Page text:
Everyone in Silicon valley has an opinion
on whether Stock Options should be expensed. Usually this is purely a function of whether you have options which are "in the money" or not. My own feeling is that they should not but I try to make this determination independent of any finanacial impact it might have. Instead (and this is novel), I try to use logical arguments - lamentably, logic is not the coin of the realm when you are talking about accounting rules. Essentially the thesis is that stock options are issued to employees (some to executives, some to employees, some to others / V.C.s) but are not accounted for as an expense. The theory then is that companies should account for the stock when it is issued
- the problem is, you don't know what the options will be worth when / if they are exercised. For example, the person getting the options could quit before they vest or the options could be "under water" and never be exercised. To solve this conundrum, we blindly use the Black-Scholes equation which is used to price options. Whether it actually works for stock options which have more constraints on them is debatable but basically, it's the best thing we have... In theory this is all just a paper tiger since the options don't actually cost the companies any cash. Rather the issuing of new shares to grant options dilutes the value of current shares - it's like your a country and you just keep printing money.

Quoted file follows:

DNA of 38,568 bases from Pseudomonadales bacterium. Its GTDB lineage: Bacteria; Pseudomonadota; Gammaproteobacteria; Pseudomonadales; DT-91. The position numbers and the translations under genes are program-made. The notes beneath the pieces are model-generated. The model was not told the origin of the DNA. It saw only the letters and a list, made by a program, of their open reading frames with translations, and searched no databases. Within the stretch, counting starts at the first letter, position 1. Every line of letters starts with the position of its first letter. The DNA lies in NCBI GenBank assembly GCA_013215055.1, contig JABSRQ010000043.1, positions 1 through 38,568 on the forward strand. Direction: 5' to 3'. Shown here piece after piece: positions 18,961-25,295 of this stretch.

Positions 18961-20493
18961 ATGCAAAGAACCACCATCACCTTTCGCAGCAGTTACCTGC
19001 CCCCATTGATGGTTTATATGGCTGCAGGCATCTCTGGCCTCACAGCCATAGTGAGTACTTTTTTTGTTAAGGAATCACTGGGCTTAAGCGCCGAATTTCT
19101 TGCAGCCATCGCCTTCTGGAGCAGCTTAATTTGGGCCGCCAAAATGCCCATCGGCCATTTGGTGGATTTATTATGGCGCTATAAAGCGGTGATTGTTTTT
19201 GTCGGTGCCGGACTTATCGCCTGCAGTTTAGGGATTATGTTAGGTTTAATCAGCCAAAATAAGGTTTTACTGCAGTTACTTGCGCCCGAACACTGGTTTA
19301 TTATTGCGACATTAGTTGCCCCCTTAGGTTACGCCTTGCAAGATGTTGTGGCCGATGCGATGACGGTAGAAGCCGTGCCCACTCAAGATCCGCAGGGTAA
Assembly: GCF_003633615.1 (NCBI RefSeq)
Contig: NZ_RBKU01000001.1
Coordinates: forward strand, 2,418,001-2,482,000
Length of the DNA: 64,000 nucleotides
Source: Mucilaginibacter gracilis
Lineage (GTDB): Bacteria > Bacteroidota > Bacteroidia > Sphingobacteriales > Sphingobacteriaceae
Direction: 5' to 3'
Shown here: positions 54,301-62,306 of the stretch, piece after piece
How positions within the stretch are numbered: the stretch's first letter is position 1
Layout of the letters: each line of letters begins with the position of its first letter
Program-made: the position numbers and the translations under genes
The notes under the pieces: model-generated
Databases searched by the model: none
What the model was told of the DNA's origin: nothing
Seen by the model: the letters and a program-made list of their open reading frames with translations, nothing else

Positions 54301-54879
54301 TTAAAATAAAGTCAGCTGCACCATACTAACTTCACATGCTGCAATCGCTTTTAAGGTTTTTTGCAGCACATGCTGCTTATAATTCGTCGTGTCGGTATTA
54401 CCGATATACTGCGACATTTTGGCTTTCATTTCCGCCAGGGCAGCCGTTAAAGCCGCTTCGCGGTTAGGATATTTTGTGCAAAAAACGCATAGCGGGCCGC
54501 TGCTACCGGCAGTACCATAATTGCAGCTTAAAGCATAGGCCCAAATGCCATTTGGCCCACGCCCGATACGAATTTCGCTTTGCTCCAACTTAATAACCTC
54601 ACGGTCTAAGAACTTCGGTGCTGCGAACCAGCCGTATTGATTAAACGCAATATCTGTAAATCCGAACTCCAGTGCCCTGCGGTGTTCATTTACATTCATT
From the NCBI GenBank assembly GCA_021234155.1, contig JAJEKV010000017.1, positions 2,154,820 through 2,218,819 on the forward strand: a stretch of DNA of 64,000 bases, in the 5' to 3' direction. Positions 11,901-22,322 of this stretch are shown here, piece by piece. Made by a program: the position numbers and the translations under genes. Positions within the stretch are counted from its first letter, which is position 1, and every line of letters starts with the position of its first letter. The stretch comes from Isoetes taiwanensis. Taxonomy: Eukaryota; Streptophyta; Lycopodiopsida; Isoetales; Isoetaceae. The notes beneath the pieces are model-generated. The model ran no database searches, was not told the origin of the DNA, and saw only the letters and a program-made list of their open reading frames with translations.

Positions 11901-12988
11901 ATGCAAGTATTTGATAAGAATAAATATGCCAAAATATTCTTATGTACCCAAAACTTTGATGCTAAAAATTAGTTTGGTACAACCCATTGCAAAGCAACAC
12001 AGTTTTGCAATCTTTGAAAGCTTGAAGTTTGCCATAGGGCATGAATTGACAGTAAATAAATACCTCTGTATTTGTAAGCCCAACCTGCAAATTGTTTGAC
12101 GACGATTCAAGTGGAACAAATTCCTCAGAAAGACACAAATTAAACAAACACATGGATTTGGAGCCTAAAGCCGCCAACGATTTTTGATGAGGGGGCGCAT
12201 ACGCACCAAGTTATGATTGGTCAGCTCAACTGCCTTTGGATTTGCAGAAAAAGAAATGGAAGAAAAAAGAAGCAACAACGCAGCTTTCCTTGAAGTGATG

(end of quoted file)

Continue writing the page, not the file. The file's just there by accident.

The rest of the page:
Here is why I think expensing is a bad idea:
- I fear what will happen (and to a large extent has happened) is that stock options will be considered to "expensive" and companies will have to find other methods of compensation (like Microsoft switching to allocation shares or cash) which will impact the bottom line because these things cost real money (a.k.a. cash).
- The reality is that in the long term, most options are accounted for when the company does a stock buy back (which costs real cash). Granted some companies just keep issuing new shares but that effects the earnings per share anyway.
- The black-scholes model that everyone is so high on using to guestimate the future value of the option seems arbitrary - I don't know why (if options must be expensed) they don't expense the options when they are excised.
The motivation for expensing options is primarily driven by peoples "outrage" over the fatcats at Worldcom / Enron who issued themselves millions and millions of options and then cooked the books to key the stock price high so they could sell out. The problem with expensing all options is that those same executives will continue to grant themselves options, at the expense of the employee stock options. Things like this are to the long term detrement of the company, but as we know, nobody cares about the long term